Speeding scooters, the curse of bike paths


A couple of months back a reader asked if the growing popularity of mopeds detracted from bicycle infrastructure. I could not answer him back then, but now I can. The Fietsersbond (Cyclists’ Union) reports that the moped type known as ‘snorfiets’ has become a plague on the bike path, mostly because they go much faster than they are allowed.

A limited study held by the Ministry of Transport, Public Works and Water Management. concluded that 96% of all ‘snorfietsen’ go faster than their legal limit, averaging 34 km/h (the legal limit being 25 km/h). About 40% of all collisions between mopeds and cyclists are because the former either brake too late or do not keep enough distance.

Traditionally there has been a split between regular mopeds and snorfietsen in the Netherlands. The former were allowed to go 40 km/h, but their drivers had to have insurance, wear helmets, and pass a test. The slower ‘snorfietsen’ were considered bicycles with an assist engine and had a dopey image.

In 1999 the Fietsersbond managed to get the fast moped banished to the main road. Moped drivers had to mix it with the cars instead of the much slower bicycles. Nobody knows why young people started driving the uncool snorfiets. Maybe drivers felt unsafe among much heavier cars or maybe they realised a snorfiets is almost the same amount of fun but without all the rules, maybe something else or a mix. What also may have helped is that manufacturers started producing snorfietsen with that cool, Trevi Fountain scooter look.

The problem according to Thomas Aling of the Utrecht police is that being young and owning engine driven vehicles doesn’t mix very well: “At that age, looking cool is what matters, and the safety of others is unimportant.”

(Source: De Vogelvrije Fietser (PDF), Photo of Solex snorfiets by FaceMePLS, some rights reserved)


  1. Orangemaster says:

    If you can ‘sup up’ your snorfiets to go 30 something, not need a helmet or a licence, and I bet it’s way cheaper, than I can understand why the snorfiets got popular.

  2. Etienne says:

    I am convinced it is due to the ‘Holleeder’ effect that scooters were suddenly seen as being ultra cool in a gangster kind of way. Before the super-criminal was photographed on the iconic Vespa they were seen as stupid, then the infamous pic of him on the black scooter with windshield was everywhere and sales shot through the roof.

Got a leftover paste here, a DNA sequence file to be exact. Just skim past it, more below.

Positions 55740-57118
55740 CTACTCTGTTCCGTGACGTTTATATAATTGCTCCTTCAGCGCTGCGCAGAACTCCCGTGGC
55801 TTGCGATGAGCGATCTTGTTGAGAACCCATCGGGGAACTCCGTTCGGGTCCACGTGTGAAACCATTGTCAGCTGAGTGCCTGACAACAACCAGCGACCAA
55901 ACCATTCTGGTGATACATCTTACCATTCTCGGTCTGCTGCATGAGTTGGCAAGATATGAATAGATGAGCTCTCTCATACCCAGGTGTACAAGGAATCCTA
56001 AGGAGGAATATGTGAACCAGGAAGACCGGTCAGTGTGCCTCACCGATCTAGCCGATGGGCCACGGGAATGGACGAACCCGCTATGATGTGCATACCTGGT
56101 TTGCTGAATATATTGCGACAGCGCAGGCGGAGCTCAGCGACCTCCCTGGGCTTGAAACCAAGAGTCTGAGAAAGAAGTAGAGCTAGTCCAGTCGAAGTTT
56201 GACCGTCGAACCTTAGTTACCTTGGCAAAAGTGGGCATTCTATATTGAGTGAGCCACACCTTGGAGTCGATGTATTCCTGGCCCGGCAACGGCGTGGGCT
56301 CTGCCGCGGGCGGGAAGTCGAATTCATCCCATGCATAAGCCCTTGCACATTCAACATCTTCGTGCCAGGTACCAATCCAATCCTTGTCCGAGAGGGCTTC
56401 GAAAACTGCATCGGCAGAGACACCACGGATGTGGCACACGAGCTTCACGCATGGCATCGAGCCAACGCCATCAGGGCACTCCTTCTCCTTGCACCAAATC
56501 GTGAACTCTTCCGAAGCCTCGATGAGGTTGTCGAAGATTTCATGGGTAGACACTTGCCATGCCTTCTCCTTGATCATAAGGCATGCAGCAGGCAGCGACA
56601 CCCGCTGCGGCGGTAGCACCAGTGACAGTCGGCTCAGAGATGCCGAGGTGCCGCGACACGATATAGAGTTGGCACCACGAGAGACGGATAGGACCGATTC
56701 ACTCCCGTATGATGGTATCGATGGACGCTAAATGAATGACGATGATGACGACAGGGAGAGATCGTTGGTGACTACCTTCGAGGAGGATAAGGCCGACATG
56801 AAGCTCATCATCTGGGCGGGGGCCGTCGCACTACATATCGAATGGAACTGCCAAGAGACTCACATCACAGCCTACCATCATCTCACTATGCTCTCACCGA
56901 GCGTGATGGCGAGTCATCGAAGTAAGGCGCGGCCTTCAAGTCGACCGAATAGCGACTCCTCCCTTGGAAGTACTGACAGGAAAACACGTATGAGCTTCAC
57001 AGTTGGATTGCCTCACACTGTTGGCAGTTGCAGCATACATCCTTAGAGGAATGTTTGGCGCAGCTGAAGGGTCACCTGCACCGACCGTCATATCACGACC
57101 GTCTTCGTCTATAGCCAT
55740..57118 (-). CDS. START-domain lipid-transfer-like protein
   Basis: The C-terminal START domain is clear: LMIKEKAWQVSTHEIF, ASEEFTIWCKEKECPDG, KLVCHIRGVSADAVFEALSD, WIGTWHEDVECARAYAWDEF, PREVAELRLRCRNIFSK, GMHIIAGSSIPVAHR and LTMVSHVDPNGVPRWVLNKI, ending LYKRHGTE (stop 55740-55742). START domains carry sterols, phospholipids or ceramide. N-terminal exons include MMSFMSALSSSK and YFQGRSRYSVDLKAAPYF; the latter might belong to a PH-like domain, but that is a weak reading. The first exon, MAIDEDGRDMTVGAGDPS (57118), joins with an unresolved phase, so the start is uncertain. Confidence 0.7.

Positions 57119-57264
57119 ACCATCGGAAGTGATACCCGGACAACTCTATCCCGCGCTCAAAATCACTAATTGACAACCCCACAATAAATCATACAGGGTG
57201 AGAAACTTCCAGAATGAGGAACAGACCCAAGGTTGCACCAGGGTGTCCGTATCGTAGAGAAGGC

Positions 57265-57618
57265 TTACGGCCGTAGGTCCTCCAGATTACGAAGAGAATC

(and yes, the scooters on the fietspad are VERY dangerous. I have seen several accidents due to speed and in other cases scooter riders actually kicking cyclists out of their way if they don’t move out the way in time or are going too slowly)

  3. mare says:

    Why? Because you don’t have to wear a helmet. A teenager doesn’t want to lug a helmet around and it doesn’t look cool to wear one.

  4. I think all motorized vehicles should be banned from the fietspads. I’ve seen so few that drive responsibly; constantly weaving in and out of bike traffic. They are a hazard to my safety and the safety of my kids traveling to school. Thanks for bringing this topic upt for discussion.

  5. Orangemaster says:

    Banning all motorized vehicles puts snorfietsen with car traffic and that is also dangerous, that’s not a solution either, the Dutch are not that daft :)

  6. […] Although moped riders only make up one to two percent of road users, they are responsible for 10 to 20 percent of all accidents in the Netherlands. According to cyclists union Fietsersbond, 2,000 cyclists had to visit the emergency room after a collision with a moped last year. Snorfietsen are allowed to use bike paths, where some of them terrorize cyclists. […]

  7. […] Yes, the helmet bit is true, but the last thing cyclists in Amsterdam need right now is more scooter traffic on bike paths. This year Amsterdam’s parking enforcement officers set the worst possible example by doing […]

Leave a Reply

Your email address will not be published. Required fields are marked *

This site uses Akismet to reduce spam. Learn how your comment data is processed.

RSS feed for comments on this post. TrackBack URL